The war lasted for only five days and they had problems with basic equipment as well as the troops understanding their actual mission prompting the ongoing reformation of the Russian armed forces - aiming at being finished by 2020, but how far have they come? How will they fare against a more qualified opponent like NATO?


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My own view is that even the best multi national force (especially if that force includes several different languages) will have disadvantages against a peer/near peer unified enemy.
Are NATO nations of today not sufficiently coordinated that poses a problem. However there are over 100 languages spoken in the Russian federation. Supposedly the best soldier material is now increasingly to be found in non-Russian minorities where the birthrate is also higher.


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Also I don't see how a modern first world Armoured conflict in a geographically limited area lasts long enough for the economy to matter much once it kicks off...
Assuming there is a will within NATO and the European Union to actually fight. Economy will tell should the conflict not be ended quickly. If Russia overruns most of the Baltic but NATO/EU does not yield and start to build up forces in Poland, maybe Scandinavia the odds will likely not be in Moscow's favour.
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  #47  
Old January 26th, 2017, 01:31 PM
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Default Re: Russian Invasion of the Baltic States

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I'm not convinced of the overall quality of Russian brigades vs western opponents. IIRC conscription was reduced significantly in order to try and combat the bulling of new troops.

IIRC Russia also used to have a hard time finding recruits to fill up all their numerous "elite" units (incl Ministry of Interior competing for bodies) as the health situation in Russia is not that great.
The decisive units of a Russian brigade are staffed by good quality personnel (the battalion tactical groups). Check this source:

http://mwi.usma.edu/russian-ukrainia...s-battlefield/

At some point it says:

Quote:
As the Russian–Ukrainian War illustrates, the battalion tactical group has proven to be a uniquely responsive and effective tool for conducting siege warfare. The formation’s versatility and success led Gen. Valery Gerasimov, chief of the Russian General Staff, to announce in September 2016 the Russian army would increase the number of battalion tactical groups from sixty-six to 125 by 2018. Additionally, professional soldiers will staff the formation, whereas conscripts will be assigned to rear-echelon formations—which will likely yield more effective battalion tactical groups. As a result, the US Army can expect to find Russian battalion tactical group continuing to emerge in areas in which Russia employs ground forces to achieve political objectives.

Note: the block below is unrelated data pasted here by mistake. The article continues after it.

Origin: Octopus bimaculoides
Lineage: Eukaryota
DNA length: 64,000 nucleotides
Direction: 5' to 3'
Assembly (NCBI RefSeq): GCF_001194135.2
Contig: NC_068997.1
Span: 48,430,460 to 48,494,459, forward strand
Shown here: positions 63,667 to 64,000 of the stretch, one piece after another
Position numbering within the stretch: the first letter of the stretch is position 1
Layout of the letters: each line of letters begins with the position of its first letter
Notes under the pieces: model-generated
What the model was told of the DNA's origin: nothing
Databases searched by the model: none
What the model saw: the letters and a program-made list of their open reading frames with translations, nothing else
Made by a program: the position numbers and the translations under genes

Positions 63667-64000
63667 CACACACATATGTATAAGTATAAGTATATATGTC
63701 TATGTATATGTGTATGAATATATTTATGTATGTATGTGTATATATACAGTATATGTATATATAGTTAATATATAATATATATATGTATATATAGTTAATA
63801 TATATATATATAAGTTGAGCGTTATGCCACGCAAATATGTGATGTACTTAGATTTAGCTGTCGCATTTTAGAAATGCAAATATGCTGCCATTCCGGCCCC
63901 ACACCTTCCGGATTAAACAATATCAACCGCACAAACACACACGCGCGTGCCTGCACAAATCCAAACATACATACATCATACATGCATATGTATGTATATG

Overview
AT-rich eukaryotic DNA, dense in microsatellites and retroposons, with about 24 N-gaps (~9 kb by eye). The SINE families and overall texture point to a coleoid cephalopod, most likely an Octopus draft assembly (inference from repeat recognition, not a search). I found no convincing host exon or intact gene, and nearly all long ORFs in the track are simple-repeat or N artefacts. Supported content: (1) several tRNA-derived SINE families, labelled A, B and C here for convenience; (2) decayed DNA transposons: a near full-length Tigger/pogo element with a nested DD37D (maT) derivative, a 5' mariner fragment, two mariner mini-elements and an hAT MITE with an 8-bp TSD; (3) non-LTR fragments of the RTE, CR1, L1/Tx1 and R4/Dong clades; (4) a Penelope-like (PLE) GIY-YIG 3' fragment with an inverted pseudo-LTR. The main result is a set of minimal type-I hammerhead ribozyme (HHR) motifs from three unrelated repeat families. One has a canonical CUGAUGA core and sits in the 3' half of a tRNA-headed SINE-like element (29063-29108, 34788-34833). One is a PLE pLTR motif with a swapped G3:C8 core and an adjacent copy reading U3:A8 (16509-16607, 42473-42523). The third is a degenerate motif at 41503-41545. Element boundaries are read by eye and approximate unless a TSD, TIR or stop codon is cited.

And I agree with the general concept. I do not think that Russia will fight like the stereotypical Soviet army (which was also misunderstood by many in the west) and there is a very good reason for that: it does not have the resources the former USSR had. Modern Russia has to fight much more smart and carefully if she wants to have any reasonable chance of success. And the first NATO forces in the area are undermanned, undergunned and ill trained for conventional or even the new form of hybrid warfare.
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  #48  
Old January 26th, 2017, 06:59 PM

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Default Re: Russian Invasion of the Baltic States

The most recent stuff on Russia I saw was a talk from a former Royal Marine at RUSI, he had been observing Russian forces in Ukraine, and made much of both their very strong and flexible artillery, signals and electronic intelligence, etc. He made a particular point of how difficult it was to mass forces for a counter attack without getting a massive artillery stonk on top of you.

To my mind if there is a fight over the Baltics and NATO loses, they either quit and cut their losses or it goes nuclear and we are all likely to lose.
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  #49  
Old January 27th, 2017, 04:05 PM
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Default Re: Russian Invasion of the Baltic States

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Modern Russia has to fight much more smart and carefully if she wants to have any reasonable chance of success.
Old habits die hard.

Historically the Soviet/Russian art of warfare has been more amazing in theory than in practice. Maybe they have reached their 2020 goals etc ahead of time but I doubt it.
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  #50  
Old January 27th, 2017, 05:29 PM
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Default Re: Russian Invasion of the Baltic States

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Modern Russia has to fight much more smart and carefully if she wants to have any reasonable chance of success.
Old habits die hard.

Historically the Soviet/Russian art of warfare has been more amazing in theory than in practice. Maybe they have reached their 2020 goals etc ahead of time but I doubt it.
It was amazing in practise as well...when it was actually performed and not when Soviets were doing knee-jerk reactions to stop the Germans onslaught in the early years. Examples can be found in Operation Bagration, the Vistula-Oder offensive and Manchuria. In the Cold War they simply perfected an already proven system, while NATO was struggling to find a plan that didn't involve "push the red button after the Soviet tanks penetrate our lines". NATO finally found a doctrine that offered better chances of winning tactical victories, hoping that this would translate into operational success (something that they did not have as a concept until the late 80's IIRC) and relying on technological assets. Problem was that the Soviets were already thinking operationally and wars are won on the highest levels, not on the number of battles one side wins (and historical examples are abundant).
Having said that, modern Russia is not USSR. Because of the massive disadvantage in every field compared to the latter, they have to change the way they fight and actually it seems they are doing it. Yes, it won't be a smooth transition, but no country has that good fortune. And they did have a chance to see it in action in Ukraine. Will it be enough to enable them to fight the top tier NATO nations? I hope we won't have to see. But don't underestimate the bear.